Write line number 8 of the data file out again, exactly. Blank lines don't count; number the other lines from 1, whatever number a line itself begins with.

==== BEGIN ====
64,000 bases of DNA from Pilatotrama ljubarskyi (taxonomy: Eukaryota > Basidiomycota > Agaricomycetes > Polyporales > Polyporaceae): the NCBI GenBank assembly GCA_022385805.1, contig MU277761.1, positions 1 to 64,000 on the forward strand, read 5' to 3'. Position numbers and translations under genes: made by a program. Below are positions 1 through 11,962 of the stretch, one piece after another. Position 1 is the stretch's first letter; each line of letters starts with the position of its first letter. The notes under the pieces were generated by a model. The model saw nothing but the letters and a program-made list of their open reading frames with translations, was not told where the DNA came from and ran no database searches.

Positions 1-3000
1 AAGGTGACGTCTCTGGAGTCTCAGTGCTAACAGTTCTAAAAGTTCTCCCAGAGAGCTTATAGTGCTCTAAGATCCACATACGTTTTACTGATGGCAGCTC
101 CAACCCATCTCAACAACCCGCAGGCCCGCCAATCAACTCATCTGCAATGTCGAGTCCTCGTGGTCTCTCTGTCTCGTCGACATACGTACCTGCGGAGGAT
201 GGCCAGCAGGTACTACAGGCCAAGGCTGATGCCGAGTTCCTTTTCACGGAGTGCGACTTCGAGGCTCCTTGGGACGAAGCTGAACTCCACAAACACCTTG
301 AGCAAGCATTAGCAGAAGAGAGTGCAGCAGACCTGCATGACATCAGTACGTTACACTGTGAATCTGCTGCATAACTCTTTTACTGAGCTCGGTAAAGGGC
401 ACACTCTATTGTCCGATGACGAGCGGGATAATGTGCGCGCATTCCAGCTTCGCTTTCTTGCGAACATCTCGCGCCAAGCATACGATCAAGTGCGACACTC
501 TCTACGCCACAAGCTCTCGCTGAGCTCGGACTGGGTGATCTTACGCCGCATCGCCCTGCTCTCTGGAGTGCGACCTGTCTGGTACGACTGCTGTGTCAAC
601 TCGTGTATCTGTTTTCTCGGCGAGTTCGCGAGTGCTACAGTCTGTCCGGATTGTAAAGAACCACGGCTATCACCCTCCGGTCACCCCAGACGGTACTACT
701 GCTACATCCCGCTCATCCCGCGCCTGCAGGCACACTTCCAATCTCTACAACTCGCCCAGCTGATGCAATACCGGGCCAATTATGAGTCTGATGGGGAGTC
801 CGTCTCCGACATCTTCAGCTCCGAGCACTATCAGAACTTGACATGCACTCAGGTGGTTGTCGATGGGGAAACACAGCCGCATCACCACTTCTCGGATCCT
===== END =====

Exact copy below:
501 TCTACGCCACAAGCTCTCGCTGAGCTCGGACTGGGTGATCTTACGCCGCATCGCCCTGCTCTCTGGAGTGCGACCTGTCTGGTACGACTGCTGTGTCAAC